Decent start: Bears come back in 2nd half, beat Chiefs 19-14 in preseason opener

  • Bears quarterback Justin Fields drops back to pass during the first half of a preseason game against the Kansas City Chiefs on Saturday, Aug. 13, 2022, at Soldier Field.

    Bears quarterback Justin Fields drops back to pass during the first half of a preseason game against the Kansas City Chiefs on Saturday, Aug. 13, 2022, at Soldier Field. Associated Press

Updated 8/13/2022 7:23 PM


Sound, fundamental football.


And all-out hustle.

That's what we were looking for from the Bears during their preseason opener against the Kansas City Chiefs at Soldier Field on Sunday.

For the most part, that's exactly what we saw despite the fact that the Chiefs scored a touchdown on their first drive and took a 14-0 lead at halftime.

"There were a lot of good, foundational pieces out there," said head coach Matt Eberflus, whose squad came back to post a 19-14 victory thanks to a second-half surge led by QB Trevor Siemian (2 TD passes) and LB Jack Sanborn (interception, fumble recovery). "The taking the ball away and taking care of the football -- and then being smart in (different) situations -- I thought was good.

"Lot to learn from. ... But the energy and intensity was right."

The Bears' offense played without RB David Montgomery and TE Cole Kmet, while the defense was without its two best players in LB Roquan Smith and DE Robert Quinn.

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Quarterback Justin Fields played the first three drives (18 plays) and went 4-for-7 for 48 yards. He also scrambled once for 10 yards and was sacked twice.

Fields made two impressive throws -- a gorgeous floater to Darnell Mooney that picked up 26 yards on third-and-4; and a perfectly placed sideline dart to Tajae Sharpe that netted 19 yards on third-and-9.

"I have a different mindset coming in this year," Fields said. "I'm way more comfortable ... having (already) played a year."

Fields admitted, though, that there's a long way to go before the offense is where it wants to be.

The O-line did a decent job pass blocking, but failed to open significant holes for RB Khalil Herbert (7 carries, 20 yards). Left guard Michael Schofield had a rough day, allowing a sack on the game's third play and also missing a block on a third-and-6 rushing attempt in which Herbert was stuffed for no gain.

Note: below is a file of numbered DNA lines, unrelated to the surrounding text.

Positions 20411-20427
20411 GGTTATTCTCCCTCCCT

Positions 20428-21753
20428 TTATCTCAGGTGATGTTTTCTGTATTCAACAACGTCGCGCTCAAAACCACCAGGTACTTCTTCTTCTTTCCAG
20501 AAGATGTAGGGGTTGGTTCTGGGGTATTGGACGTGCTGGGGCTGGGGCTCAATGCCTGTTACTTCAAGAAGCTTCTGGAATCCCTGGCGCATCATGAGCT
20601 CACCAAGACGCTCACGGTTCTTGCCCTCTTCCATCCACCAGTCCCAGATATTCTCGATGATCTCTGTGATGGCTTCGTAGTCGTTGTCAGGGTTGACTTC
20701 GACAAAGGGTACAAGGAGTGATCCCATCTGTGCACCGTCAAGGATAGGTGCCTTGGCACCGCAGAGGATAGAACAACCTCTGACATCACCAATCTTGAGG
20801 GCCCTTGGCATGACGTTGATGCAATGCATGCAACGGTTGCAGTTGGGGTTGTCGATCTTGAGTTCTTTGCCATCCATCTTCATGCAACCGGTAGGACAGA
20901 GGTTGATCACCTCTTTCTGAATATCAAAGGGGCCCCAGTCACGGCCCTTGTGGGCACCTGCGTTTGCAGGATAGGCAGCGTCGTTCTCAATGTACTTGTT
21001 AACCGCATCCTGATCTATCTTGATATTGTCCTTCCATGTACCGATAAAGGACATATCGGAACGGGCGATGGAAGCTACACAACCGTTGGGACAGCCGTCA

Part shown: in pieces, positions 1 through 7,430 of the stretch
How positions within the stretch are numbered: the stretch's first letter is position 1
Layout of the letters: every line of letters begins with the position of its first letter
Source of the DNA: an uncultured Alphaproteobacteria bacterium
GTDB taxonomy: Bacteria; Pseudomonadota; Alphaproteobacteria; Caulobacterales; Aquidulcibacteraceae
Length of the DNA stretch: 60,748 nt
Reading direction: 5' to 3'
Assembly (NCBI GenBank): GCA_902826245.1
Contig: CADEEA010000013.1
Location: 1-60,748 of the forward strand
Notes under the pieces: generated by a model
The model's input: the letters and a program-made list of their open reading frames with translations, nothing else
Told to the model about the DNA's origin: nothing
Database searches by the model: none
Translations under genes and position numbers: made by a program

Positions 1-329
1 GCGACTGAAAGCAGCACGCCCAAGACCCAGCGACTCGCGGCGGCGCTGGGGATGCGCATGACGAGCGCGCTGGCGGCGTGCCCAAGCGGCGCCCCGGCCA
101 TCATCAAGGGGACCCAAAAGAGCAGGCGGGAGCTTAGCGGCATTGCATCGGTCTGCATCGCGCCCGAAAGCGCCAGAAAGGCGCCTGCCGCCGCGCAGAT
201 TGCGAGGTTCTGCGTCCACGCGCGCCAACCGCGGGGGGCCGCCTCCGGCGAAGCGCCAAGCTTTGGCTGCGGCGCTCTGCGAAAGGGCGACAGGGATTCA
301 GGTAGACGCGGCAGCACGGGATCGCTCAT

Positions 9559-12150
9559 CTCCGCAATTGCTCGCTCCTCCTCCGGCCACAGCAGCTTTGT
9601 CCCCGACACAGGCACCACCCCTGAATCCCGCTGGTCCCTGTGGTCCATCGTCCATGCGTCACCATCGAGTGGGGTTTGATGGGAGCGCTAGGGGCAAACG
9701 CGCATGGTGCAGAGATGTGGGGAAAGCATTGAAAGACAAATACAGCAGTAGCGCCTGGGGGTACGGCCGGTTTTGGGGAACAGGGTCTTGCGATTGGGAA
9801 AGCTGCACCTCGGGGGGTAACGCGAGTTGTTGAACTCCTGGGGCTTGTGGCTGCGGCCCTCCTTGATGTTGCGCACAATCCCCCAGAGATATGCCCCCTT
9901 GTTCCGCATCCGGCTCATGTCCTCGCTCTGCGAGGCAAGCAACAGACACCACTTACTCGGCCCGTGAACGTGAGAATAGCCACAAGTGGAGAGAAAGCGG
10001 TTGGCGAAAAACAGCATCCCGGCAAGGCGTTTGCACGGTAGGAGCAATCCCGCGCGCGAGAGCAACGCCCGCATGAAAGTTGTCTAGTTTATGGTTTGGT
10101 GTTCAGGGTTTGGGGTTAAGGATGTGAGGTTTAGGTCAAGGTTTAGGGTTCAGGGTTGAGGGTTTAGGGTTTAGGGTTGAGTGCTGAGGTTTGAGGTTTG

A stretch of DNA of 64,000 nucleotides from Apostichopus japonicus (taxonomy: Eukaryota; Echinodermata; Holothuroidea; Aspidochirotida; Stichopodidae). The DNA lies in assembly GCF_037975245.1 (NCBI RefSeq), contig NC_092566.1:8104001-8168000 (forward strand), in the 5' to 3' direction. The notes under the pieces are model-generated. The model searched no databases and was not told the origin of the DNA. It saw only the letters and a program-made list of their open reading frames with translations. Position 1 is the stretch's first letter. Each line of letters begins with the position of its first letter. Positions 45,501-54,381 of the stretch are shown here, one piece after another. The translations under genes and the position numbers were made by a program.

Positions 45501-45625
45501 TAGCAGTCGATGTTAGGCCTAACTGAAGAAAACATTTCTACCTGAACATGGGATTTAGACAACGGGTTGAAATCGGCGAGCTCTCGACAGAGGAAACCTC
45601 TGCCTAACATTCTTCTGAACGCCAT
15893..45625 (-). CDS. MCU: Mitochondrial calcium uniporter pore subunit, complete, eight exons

"Overall we just did all right out there," Fields said. "I mean we can get better at a lot of things -- pretty much everything. There's always room to improve. We're not perfect at anything."

Grading the Bears' defense is next to impossible since Smith and Quinn sat out, AND Chiefs QB Patrick Mahomes only played one series. Mahomes (6-for-7, 60 yards) looked completely at ease directing an 11-play, 72-yard drive that gave the Chiefs a 7-0 lead.

Still, there were some positives for the Bears in the first half as:

• D-linemen Trevis Gipson, Justin Jones, Khyiris Tonga and Al-Quadin Muhammad consistently stuffed the Chiefs' inside running game.

• Muhammad came through on a stunt that brought big pressure on QB Chad Henne.

• Rookie safety Jaquan Brisker broke hard on a third-and-7 pass attempt and swatted the ball away.

The defensive star of the second half was Sanborn, who went to Lake Zurich High School and played at Wisconsin.

On the Chiefs' third play of the second half, Sanborn snared a pass intended for TE Jordan Franks and returned it 13 yards to the Chiefs' 27. The undrafted rookie also recovered a fumble with 5:53 remaining in the third quarter, made a nice tackle on a punt return, and stuffed Franks after a short completion late in the game.

"He needs to get a game ball for sure," Fields said.

While there's still a long way to go for this team, Eberflus was basically thrilled with how his coaching staff handled the game-day operations. He was also happy that the Bears committed no stupid penalties.

And for this franchise, both of those feats count as a win.

"This is (only) a preseason game," Eberflus said. "The guys did a nice job. It was our first time out and we have a lot to improve on. But we like where they are."


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